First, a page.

Managing salary surveys – Part II
Before proceeding to the actual data collection, the company must first set the parameters (time period, budget allocation) the company is willing to invest in this exercise.
1. Data collection
Concurrently, together with the expert/s appointed to conduct the survey, the company also needs to identify and evaluate from the onset what the survey is to identify and analyse. Is the survey aimed at extracting information about the total reward (that is, the basic salary and any incentive pays) or is it aimed at identifying possible indirect compensation options, such as employee benefits?
Jointly, the company and the experts will also need to identify the companies participating in the survey: the type of business, their financial performance measures (if necessary), their size, structure, year of establishment. This information is required to correctly benchmark like-with-like. It is no secret that much larger organisations (in terms of size), are likely to have pay differences across the organisation. The organisational structure of such companies is different to the one employed by smaller organisations.
Job descriptions also play an important part in the survey. One point that immediately comes to mind is the array of different job titles bestowed by the different companies to one and similar jobs. As mentioned above, we need carry a like-with-like analysis, so before proceeding it is important that job descriptions are compared, and similar responsibilities are identified and categorised for the scope of the survey (same information can also be used by HR in other instances). Using qualifications and years of experience can also provide added comparison tools and help better guide the job description comparison process.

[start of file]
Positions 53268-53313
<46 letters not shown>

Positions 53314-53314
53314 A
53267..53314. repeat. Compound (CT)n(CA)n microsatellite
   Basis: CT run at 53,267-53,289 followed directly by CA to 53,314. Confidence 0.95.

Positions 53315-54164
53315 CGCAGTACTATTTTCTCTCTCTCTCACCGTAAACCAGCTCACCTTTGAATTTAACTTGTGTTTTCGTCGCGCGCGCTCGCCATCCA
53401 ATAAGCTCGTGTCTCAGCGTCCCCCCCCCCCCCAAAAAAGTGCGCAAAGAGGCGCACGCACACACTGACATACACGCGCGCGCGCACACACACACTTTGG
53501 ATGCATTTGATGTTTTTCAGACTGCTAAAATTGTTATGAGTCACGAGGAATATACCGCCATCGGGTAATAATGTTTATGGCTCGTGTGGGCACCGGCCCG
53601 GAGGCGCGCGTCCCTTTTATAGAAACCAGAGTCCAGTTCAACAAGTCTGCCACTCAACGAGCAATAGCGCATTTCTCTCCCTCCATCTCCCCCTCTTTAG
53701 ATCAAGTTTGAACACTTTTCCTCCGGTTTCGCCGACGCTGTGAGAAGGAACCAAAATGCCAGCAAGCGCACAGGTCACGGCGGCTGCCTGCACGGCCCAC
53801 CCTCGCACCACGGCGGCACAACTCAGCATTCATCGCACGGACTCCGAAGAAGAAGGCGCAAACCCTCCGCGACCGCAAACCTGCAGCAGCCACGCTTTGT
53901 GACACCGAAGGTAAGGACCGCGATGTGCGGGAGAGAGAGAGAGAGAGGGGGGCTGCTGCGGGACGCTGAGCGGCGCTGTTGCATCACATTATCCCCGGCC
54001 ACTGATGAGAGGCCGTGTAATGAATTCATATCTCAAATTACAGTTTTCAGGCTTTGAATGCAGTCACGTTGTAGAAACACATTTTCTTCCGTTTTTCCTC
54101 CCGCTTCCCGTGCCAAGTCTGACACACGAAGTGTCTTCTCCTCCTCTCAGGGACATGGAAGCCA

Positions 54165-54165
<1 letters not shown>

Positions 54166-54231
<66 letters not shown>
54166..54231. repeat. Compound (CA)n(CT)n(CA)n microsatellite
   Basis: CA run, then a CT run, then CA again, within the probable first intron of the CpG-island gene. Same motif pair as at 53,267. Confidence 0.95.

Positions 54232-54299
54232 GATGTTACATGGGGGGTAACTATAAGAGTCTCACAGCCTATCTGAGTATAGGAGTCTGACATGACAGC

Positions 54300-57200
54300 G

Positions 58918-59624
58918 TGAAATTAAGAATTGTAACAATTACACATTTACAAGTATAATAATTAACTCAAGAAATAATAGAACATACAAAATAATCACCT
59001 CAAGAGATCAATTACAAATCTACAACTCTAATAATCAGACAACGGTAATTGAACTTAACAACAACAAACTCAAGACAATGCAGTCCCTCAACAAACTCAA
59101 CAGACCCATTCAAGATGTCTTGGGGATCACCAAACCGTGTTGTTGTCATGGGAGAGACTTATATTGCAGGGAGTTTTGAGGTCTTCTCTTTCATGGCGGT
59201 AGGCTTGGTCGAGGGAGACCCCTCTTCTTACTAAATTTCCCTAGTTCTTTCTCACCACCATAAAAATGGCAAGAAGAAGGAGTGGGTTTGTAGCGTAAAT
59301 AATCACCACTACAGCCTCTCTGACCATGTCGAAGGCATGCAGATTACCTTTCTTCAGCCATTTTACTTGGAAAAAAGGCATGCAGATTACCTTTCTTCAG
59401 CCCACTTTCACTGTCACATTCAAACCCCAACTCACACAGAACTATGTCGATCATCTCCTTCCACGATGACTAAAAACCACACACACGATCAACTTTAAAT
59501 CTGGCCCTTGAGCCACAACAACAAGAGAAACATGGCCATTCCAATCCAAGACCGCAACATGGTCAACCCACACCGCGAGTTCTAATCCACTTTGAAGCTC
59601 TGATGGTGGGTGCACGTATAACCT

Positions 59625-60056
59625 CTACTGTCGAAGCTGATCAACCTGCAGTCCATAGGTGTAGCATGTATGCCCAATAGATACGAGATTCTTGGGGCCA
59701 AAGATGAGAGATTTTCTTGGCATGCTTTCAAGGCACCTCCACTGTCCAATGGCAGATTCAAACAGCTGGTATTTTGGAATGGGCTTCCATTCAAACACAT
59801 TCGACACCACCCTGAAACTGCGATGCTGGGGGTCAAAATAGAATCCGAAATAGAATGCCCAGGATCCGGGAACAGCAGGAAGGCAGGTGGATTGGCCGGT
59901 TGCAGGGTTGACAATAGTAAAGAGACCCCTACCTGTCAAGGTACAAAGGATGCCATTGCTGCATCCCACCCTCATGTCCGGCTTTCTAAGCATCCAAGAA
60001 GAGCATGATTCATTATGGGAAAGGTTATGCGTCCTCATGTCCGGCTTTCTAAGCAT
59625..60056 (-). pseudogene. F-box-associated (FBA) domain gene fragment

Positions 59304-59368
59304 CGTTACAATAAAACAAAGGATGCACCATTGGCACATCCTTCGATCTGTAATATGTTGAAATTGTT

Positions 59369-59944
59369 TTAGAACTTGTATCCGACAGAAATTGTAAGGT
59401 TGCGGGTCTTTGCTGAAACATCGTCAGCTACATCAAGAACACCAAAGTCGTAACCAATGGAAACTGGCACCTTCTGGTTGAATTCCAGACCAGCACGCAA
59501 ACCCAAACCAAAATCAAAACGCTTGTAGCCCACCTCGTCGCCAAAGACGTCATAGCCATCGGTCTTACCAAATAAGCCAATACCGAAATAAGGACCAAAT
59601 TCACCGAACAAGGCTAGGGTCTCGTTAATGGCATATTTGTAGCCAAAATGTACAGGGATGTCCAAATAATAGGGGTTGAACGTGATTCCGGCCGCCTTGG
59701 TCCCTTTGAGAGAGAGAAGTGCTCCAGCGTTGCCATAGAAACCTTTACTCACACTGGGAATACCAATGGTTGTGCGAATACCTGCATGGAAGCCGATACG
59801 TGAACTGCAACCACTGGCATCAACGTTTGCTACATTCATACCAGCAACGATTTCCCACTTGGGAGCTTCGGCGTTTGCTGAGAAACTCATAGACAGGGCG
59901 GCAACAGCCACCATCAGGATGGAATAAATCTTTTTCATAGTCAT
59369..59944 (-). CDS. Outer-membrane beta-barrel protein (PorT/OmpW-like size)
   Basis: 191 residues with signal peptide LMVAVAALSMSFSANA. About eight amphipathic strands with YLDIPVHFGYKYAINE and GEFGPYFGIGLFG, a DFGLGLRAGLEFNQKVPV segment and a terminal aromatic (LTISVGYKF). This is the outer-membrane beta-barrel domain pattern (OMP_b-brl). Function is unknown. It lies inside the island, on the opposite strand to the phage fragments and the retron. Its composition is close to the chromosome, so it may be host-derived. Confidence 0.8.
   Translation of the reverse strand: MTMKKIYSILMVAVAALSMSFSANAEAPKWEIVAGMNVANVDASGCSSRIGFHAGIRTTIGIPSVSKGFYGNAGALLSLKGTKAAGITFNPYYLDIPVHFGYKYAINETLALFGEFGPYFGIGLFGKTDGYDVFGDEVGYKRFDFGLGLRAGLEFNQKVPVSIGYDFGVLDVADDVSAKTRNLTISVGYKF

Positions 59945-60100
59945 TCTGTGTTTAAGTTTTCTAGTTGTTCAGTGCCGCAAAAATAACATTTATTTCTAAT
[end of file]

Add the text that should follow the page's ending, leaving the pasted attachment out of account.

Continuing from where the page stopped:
Once the above basics are finalised, the company and the experts can then proceed to the actual collection of data stage. Now let me emphasise that way the questions are drawn up and the number of questions being asked will make or break the success of the salary survey. AVOID over-complicating the survey by trying to extract too much information. Too many questions will put off respondents as it will be seen as time-consuming or also seen as too invasive. Many questions do not necessarily mean collecting truly useful information. The expert has a direct interest in drafting the right questions, as ultimately the analysis will depend on the replies received.
An incentive for providing the data may need to be given, for companies to participate. It is important to explain to participants how the process will work and what the scope is. The best possible incentive you may consider is to share part of the end results with the participating companies. This approach will increase the participation rate and also be an incentive to give correct information.
With regards to data collection methods, there exists two effective ways: electronically through online software (free survey platforms may be sufficient for this) or by meeting and interviewing the survey participant face-to-face (old school pen and paper method).
Anonymity is always a concern for participating companies. To respect this concern, the survey should be carried out by the expert or someone directly appointed and answerable to him/her. It is important to assure participants that data will be aggregated, and that individual information will not be included in the report. Through this professional approach, the participants will feel more inclined to participate and this will also be helping improve the response rate.
…to be continued in Part III
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About the author
Maria Bartolo Zahra is Managing Director and HR Advisor at SurgeAdvisory. She has over fifteen years of human resources and business advisory experience.